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Ross: The street demonstrations every American supports

People wait in line to vote at Fenway Park, Saturday, Oct. 17, 2020, in Boston. (AP Photo/Michael Dwyer)

They stand in the streets. Quietly. No chanting. No signs. No violence. No looting.

They socially distance, and they look like they’re waiting.

Because they are. These are Americans lining up to vote.

At first I thought, this is ridiculous that in a first-world country anyone should have to wait in long voting lines … but then seeing the videos of all those people willing to wait as long as it takes, I realized it’s good we’re seeing this. Because this is the street demonstration that actually counts.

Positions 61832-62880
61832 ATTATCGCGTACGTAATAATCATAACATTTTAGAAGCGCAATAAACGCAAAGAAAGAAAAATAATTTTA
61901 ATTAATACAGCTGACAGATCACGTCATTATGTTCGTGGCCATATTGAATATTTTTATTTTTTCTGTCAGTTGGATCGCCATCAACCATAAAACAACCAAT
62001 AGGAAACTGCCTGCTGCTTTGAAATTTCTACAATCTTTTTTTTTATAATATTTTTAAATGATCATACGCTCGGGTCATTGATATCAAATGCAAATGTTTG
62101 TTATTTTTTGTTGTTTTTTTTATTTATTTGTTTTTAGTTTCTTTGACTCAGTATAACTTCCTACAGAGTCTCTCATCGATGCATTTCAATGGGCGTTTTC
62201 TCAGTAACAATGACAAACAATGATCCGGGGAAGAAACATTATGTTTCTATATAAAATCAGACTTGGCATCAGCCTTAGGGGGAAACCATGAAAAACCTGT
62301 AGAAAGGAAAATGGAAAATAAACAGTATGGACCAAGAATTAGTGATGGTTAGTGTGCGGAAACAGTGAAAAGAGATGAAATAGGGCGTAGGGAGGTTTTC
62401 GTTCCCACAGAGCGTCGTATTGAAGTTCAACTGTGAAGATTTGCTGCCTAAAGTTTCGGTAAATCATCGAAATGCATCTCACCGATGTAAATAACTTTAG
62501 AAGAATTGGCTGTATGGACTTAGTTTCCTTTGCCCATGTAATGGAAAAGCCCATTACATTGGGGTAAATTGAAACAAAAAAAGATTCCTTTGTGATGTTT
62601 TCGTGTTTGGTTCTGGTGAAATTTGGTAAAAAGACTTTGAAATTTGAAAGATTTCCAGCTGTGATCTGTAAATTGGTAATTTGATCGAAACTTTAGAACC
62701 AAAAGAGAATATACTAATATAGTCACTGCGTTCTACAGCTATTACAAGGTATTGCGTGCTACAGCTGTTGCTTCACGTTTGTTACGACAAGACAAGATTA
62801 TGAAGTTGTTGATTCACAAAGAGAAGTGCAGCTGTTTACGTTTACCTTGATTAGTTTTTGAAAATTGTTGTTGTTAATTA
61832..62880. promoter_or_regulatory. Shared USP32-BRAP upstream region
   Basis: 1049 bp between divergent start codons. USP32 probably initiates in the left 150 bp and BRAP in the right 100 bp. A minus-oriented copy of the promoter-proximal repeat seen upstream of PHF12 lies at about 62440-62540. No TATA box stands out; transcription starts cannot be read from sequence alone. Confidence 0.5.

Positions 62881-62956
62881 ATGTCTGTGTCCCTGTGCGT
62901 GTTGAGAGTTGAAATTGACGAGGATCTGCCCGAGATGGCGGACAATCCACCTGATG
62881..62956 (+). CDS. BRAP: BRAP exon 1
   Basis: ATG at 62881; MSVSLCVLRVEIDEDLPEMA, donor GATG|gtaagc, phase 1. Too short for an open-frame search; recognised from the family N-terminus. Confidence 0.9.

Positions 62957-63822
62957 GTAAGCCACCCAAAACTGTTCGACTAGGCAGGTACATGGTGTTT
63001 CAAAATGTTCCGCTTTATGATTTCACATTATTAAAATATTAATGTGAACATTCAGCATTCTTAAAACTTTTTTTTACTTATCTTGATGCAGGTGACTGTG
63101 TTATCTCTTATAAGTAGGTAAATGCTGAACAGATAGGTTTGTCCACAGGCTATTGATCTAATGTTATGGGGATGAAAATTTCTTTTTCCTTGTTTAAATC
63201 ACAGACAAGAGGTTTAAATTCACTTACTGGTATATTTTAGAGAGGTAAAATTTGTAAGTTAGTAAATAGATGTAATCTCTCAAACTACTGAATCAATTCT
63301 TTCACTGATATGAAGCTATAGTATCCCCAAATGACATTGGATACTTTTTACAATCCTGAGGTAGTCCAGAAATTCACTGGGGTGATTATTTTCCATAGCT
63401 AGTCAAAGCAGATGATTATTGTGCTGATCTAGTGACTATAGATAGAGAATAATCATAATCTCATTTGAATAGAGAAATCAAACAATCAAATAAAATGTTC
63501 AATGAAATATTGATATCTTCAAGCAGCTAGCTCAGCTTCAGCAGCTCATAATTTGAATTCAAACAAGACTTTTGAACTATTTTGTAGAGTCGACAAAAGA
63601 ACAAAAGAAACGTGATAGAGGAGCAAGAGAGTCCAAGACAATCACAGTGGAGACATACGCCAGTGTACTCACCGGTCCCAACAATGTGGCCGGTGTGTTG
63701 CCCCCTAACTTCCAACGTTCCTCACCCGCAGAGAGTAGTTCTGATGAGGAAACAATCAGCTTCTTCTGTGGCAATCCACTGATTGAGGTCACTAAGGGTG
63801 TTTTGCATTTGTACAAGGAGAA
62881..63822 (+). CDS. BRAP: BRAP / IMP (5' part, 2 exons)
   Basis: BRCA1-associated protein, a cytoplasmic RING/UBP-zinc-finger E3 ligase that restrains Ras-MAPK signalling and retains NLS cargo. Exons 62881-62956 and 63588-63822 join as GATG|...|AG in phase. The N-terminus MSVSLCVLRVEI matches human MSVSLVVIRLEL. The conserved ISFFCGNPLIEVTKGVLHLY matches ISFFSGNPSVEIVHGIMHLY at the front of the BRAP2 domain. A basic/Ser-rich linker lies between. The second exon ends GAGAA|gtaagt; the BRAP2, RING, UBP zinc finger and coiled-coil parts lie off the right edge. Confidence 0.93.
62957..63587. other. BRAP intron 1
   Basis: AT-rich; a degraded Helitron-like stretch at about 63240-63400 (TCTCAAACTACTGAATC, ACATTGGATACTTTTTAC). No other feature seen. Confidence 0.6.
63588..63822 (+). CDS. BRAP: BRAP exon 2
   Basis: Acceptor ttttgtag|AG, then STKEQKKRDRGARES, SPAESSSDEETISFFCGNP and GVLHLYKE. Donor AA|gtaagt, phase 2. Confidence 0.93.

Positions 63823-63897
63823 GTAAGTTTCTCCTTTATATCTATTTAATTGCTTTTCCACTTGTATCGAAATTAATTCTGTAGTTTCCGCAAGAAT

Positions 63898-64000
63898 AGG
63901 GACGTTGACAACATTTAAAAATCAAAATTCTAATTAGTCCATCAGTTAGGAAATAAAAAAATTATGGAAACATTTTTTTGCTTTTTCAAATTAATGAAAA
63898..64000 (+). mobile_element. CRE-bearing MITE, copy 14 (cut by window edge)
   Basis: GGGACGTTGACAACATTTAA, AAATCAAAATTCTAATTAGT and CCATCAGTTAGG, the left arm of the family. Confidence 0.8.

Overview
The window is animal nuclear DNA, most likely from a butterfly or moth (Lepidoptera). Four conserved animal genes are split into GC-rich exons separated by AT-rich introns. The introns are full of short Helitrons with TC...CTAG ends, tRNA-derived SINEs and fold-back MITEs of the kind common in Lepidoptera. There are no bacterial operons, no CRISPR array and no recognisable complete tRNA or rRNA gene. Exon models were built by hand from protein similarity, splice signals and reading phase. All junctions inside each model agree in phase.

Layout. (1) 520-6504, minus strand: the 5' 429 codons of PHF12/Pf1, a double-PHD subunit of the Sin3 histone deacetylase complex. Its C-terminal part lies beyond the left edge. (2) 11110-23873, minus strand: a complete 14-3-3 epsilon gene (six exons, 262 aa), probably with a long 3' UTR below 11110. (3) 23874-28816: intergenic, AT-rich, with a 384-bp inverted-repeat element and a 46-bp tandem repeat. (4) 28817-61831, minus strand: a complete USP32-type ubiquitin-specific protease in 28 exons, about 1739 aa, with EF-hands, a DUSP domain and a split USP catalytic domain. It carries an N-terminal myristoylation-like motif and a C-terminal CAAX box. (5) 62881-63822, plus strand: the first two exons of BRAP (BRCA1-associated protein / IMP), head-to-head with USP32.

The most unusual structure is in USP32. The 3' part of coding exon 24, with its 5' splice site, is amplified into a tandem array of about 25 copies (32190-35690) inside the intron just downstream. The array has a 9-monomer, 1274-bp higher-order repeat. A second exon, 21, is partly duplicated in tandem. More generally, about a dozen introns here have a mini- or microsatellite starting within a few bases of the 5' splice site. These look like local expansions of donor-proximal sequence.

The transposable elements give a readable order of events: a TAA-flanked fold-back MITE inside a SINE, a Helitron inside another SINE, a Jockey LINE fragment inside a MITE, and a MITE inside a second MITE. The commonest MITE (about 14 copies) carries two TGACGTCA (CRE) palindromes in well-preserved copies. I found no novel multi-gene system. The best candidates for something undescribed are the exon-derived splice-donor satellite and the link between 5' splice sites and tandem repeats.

The early voting numbers are epic — 28 million people have already voted. Texas is leading with 3.9 million, California second with 3 million.

And I’ve heard that all these stories raising doubts about ballot-counting are supposed to suppress turnout, but what I’m seeing is 28 million Americans saying, let’s see you suppress this!

“We stood in line for about 45 minutes; everybody inside was very professional.”

“I voted within 24 hours of receiving my ballot because I want to make sure it gets counted.”

“We put our chairs out, we had coffee, and we sat and talked until they opened up.”

“It makes you feel good.”

“I never voted this early before.”

“I voted! At Fenway Park!”

They sound like people camping out in a movie line: Ballot Wars – The Force Awakens … By the way, it opens Monday in Alaska and Arkansas, Tuesday in North Dakota, Louisiana, Wisconsin, and Utah, and Wednesday in West Virginia. And be ready for your three seconds of fame:

“I voted!”

Well done!

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